IVR Best Practices: Deliver Delightful Customer Experiences
By Harish Thyagarajan.13 Jul 2020 .
5 min read
The modern-day customers have high expectations for an efficient experience. Unfortunately, IVRs have earned a reputation for frustrating customers. One negative customer experience can ruin the hard work you have put into your business. Therefore, consider designing an IVR system with the customer in mind, and your business will experience many benefits.
Here are eight best practices you can implement to make your IVR system a go-to destination for customers:
1. Make it easy for customers to access agents
The most critical and fundamental best practice is to make it easy for the callers to connect with the support agents. Providing instant access to agents will not reduce IVR usage; instead, it will prevent customer dissatisfaction and help them resolve their queries faster.
2. Cut short your intros and option descriptions
It is an excellent practice to have a clear introduction at the beginning of the call to let your customers know that they have reached the right place. However, a lengthy introduction or one that incorporates purposeless information, such as informing the callers that the menu has changed, will only annoy them. Put yourself in the shoes of the caller, and you will understand that they are looking for the most efficient way to resolve a problem.
Similarly, forcing customers to wait through numerous self-service options, each with a lengthy description, will make them feel like the longest minute of their life. Keep the introduction and option descriptions short and help the callers address their problems.
3. Do not make callers repeat their issues
Forcing your customer to repeat themselves to a support agent after they have already navigated through the IVR can be frustrating. All of your organization’s service channels should be interconnected so that the customer can pick up from where they left off. Doing this provides a seamless experience and ensures that the data stored in your system is consistent across all channels.
4. Allow callers to choose their path with open-ended prompts
The menu-based system presents callers with a seemingly endless list of choices that are not always relevant. Using an IVR with natural language technology will provide open-ended prompts and allow the caller to choose a path and bypass additional menu options. The caller will have more flexibility and will be able to speak conversationally, creating a more efficient service experience. In case the natural language recognition technology cannot be implemented in your current business setup, limiting the main menu choices is an excellent place to start.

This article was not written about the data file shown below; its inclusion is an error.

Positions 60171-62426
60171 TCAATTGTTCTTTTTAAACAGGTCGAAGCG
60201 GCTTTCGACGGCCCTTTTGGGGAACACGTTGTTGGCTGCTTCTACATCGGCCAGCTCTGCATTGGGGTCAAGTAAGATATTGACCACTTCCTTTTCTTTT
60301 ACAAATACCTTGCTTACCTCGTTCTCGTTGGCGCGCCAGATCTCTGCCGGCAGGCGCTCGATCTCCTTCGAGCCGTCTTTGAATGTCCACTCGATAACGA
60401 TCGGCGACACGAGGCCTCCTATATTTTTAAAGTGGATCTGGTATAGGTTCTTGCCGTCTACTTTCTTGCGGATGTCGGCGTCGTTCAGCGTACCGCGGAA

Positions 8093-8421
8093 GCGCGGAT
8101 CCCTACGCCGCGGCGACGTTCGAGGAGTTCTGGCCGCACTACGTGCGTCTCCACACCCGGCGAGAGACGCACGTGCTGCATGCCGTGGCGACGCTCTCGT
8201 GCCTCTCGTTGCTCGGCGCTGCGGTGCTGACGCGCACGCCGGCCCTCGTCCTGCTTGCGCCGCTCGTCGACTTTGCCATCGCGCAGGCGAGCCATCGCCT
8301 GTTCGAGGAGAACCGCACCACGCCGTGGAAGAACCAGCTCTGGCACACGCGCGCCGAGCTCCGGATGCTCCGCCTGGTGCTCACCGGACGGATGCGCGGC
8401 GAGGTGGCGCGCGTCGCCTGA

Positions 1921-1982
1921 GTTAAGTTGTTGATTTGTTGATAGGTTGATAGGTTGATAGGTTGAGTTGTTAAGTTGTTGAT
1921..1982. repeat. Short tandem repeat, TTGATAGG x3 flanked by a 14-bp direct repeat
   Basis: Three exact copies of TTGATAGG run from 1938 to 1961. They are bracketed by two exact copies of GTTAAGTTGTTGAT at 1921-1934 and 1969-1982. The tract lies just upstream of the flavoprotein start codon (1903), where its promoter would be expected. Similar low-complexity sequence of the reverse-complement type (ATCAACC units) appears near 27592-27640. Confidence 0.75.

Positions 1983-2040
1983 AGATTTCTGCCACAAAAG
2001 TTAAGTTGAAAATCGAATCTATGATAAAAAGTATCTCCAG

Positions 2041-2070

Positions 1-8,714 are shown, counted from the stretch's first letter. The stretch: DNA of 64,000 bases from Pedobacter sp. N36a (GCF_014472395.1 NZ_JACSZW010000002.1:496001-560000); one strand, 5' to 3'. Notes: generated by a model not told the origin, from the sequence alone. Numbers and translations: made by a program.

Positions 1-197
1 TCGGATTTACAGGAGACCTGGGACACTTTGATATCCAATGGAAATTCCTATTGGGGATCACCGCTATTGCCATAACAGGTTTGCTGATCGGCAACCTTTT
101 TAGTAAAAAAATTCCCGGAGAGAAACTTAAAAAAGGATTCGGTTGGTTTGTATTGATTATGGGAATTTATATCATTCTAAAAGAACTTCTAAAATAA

5. Encourage resolution in the IVR wherever possible
Provide solutions to some of the commonly asked questions within the automated system. Examples of the types of queries that self-service options can solve are checking the status of an order, finding store hours, or making bill payments. Organizations can use existing customer data and external prompts to automatically push relevant information to the customers within the IVR system.
Guiding customers with relevant information will help them solve specific problems faster. When a caller wants to speak to a support agent, the system should use the caller information to connect them with an available agent. For instance, if a customer calls to cancel their service, he should be immediately routed to a retention specialist who can either make efforts to retain the customer or carry out the procedure to cancel the service.
6. Predict customers’ needs using data
Consider integrating your IVR system with CRM records and web tracking data. The data will help you predict customer needs and provide resolutions within the self-service options. By giving customers a more dynamic self-service experience, you can mirror modern digital support that the customers are accustomed to.
7. Allow callers to interrupt prompts
Your customers’ time is precious, and they should have the option to bypass certain prompts to complete their requests more efficiently. Barge-ins are also crucial for in-line corrections, i.e., when a caller commits a mistake on response and quickly acts to rectify the answer.
8. Play useful on-hold messages
No caller likes being placed on hold for long, and if you play lengthy recordings at the top of the menu, the callers will get frustrated. Rather than repeatedly playing a generic message about their call being relevant to your company, update callers on their estimated wait time in the queue. This approach significantly lowers abandonment rates since callers know what to expect. If there is an extensive delay, the menu can invite customers to utilize self-service options within the IVR system.
A research conducted by Mckinsey shows that the one thing customers want more than anything else is a quick solution to their queries. If companies can assure that, then most customers do not mind which channel they use. There is a growing acceptance among customers that IVR technology can be the fastest way to resolve simple inquiries, such as locating a technician, checking the delivery status of a package, or troubleshooting cable TV connections.
The development of a customer-centric IVR is a process that takes time. However, it is a process that can generate massive value for your business if you adopt a systematic approach and direct your efforts on improving customer journeys. Consider designing your IVR the way customers want to access information, and you will increase the utilization of your IVR and keep your customers happy.
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